California-based artist Tia Cabral is the individual behind the brilliant moniker Spellling, which aside from being a funny grammar joke, appropriately nods to the bewitching qualities of her music. Pantheon of Me, her first album, was justifiably one of the most buzzed-about self-released debuts of 2017, blurring lines between minimal synth pop, wispy freak-folk, and hazy soul. Follow-up Mazy Fly arrives on Sacred Bones, an established home for otherworldly pop and experimental sounds. While her first effort was a raw, sometimes skeletal collection that heavily utilized looping pedals, Mazy Fly is a much more developed studio creation, with more fleshed-out arrangements incorporating violin, saxophone, percussion, and other instruments. Cabral is able to push her gorgeous voice in different directions than before, and the songs have a more pop-influenced structure to them while still avoiding formula. Following the brief, crackly opening mantra "Red," which sounds like it's being played off slightly warped vinyl, "Haunted Water" is a stunning darkwave ballad filled with sultry vocals and slow, booming drum machines. Early single "Hard to Please" introduces a dance element to Spellling's sound, with starry synths and pulsating beats surrounding Cabral's enraptured vocals before collapsing after two minutes. While intriguing, the song is actually eclipsed by its reprise several songs later, which features live drums, a more relaxed tempo, and a more soulful vibe in general. The album's other big standout is "Under the Sun," a space-carnival disco track with a refreshing amount of hope for the future. Elsewhere, "Afterlife" and "Real Fun" are alien invocations filled with sci-fi synths, and "Secret Thread" is a magical, surrealist quasi-nursery rhyme featuring the memorable line "flirting with the sky at night." There are a few moments on the album where the drums sound a little cluttered or it isn't quite clear what direction a song is going in, although perhaps that's to be expected for music meant to be this dreamlike -- it's not always supposed to make perfectly logical sense. Regardless, the album is a delightful trip from an unmistakably original artist.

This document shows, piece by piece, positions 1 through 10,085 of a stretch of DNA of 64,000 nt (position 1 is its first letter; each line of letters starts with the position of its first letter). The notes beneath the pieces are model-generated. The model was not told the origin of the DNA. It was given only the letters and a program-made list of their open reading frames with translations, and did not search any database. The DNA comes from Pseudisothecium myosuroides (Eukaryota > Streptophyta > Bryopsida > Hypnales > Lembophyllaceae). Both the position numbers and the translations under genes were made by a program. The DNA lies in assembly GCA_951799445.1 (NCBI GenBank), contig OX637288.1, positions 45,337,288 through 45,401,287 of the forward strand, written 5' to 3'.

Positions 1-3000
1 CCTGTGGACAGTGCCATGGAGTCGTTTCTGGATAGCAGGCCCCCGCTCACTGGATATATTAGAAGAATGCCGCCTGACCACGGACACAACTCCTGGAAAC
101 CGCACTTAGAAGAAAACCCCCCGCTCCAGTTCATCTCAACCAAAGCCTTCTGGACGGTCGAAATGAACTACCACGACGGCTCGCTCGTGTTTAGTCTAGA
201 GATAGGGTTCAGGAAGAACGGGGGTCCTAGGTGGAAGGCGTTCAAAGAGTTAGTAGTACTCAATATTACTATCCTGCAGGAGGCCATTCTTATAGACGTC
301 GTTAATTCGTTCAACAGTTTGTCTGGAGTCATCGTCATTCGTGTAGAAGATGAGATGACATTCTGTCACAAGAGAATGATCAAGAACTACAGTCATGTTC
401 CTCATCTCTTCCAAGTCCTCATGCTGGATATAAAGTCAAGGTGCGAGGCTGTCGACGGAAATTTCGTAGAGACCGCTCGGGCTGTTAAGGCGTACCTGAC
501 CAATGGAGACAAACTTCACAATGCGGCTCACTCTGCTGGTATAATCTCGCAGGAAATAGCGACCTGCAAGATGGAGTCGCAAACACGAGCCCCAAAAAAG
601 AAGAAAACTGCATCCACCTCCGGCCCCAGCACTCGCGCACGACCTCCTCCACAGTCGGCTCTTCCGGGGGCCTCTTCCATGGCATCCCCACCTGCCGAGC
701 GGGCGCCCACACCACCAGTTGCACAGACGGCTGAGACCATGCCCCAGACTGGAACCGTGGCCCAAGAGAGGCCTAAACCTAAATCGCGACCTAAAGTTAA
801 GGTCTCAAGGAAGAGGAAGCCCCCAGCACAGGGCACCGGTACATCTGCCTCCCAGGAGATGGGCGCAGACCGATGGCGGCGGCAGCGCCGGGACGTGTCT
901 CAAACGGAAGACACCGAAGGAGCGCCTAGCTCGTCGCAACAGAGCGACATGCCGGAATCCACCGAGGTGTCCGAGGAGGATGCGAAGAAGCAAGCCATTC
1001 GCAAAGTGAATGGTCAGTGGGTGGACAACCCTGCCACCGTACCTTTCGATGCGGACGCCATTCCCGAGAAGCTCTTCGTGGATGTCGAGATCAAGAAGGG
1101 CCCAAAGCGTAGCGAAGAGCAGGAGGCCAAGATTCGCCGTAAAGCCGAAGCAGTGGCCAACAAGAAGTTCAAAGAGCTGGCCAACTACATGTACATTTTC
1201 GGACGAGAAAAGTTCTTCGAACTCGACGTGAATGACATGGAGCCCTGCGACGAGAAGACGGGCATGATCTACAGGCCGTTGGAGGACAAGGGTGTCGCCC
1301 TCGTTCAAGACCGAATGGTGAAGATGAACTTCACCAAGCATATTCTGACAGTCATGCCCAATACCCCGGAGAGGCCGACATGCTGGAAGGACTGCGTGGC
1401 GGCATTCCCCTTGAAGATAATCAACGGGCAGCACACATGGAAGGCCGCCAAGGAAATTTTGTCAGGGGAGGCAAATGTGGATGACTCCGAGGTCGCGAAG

AllMusic Review by Paul Simpson